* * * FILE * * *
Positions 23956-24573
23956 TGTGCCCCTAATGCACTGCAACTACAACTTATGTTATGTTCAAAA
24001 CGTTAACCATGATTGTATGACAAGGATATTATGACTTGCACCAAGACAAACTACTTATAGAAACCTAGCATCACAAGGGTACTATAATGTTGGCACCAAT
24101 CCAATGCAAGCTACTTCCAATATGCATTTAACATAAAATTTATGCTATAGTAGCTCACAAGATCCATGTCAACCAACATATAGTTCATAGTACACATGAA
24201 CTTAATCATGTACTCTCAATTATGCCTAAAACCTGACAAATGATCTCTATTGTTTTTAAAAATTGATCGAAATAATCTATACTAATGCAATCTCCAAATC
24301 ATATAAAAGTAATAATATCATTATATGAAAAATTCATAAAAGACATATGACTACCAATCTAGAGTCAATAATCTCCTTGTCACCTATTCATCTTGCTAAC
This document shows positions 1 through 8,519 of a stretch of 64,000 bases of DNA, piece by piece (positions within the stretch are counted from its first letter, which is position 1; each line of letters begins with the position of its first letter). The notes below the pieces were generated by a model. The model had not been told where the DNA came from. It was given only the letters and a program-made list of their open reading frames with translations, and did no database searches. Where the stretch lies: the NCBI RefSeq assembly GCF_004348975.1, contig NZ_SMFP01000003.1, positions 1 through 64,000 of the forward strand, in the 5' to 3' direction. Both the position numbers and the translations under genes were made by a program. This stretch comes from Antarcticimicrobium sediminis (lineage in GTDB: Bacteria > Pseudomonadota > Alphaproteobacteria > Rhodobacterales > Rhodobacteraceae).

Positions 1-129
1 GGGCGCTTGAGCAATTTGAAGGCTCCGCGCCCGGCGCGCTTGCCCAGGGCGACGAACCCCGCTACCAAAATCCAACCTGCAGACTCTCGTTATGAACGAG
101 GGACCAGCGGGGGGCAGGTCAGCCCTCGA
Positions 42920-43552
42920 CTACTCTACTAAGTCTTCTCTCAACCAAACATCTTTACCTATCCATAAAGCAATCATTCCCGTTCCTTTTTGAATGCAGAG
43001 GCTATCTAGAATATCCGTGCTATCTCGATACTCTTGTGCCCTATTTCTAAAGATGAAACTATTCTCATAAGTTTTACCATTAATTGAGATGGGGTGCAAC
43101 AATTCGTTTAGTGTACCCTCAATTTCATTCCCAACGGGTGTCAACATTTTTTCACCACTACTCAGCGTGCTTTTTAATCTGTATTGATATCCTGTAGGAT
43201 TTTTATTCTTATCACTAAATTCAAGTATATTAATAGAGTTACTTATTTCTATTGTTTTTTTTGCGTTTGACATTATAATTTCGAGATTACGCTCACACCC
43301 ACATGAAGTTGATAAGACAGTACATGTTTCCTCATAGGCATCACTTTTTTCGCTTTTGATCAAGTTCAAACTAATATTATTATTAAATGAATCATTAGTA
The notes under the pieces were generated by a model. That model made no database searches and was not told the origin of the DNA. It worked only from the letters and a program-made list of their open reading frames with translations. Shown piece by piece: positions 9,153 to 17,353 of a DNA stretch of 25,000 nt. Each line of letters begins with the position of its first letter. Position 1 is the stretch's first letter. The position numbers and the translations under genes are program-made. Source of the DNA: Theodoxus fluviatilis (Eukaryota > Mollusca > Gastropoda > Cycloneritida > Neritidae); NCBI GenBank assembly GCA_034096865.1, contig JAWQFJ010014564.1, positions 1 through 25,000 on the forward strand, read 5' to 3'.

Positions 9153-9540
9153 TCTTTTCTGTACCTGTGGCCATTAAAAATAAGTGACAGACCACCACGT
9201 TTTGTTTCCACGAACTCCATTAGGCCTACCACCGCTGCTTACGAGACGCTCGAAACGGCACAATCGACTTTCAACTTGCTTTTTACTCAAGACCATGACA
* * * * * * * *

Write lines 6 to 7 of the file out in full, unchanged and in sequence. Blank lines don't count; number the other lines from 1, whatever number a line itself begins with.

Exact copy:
24301 ATATAAAAGTAATAATATCATTATATGAAAAATTCATAAAAGACATATGACTACCAATCTAGAGTCAATAATCTCCTTGTCACCTATTCATCTTGCTAAC
This document shows positions 1 through 8,519 of a stretch of 64,000 bases of DNA, piece by piece (positions within the stretch are counted from its first letter, which is position 1; each line of letters begins with the position of its first letter). The notes below the pieces were generated by a model. The model had not been told where the DNA came from. It was given only the letters and a program-made list of their open reading frames with translations, and did no database searches. Where the stretch lies: the NCBI RefSeq assembly GCF_004348975.1, contig NZ_SMFP01000003.1, positions 1 through 64,000 of the forward strand, in the 5' to 3' direction. Both the position numbers and the translations under genes were made by a program. This stretch comes from Antarcticimicrobium sediminis (lineage in GTDB: Bacteria > Pseudomonadota > Alphaproteobacteria > Rhodobacterales > Rhodobacteraceae).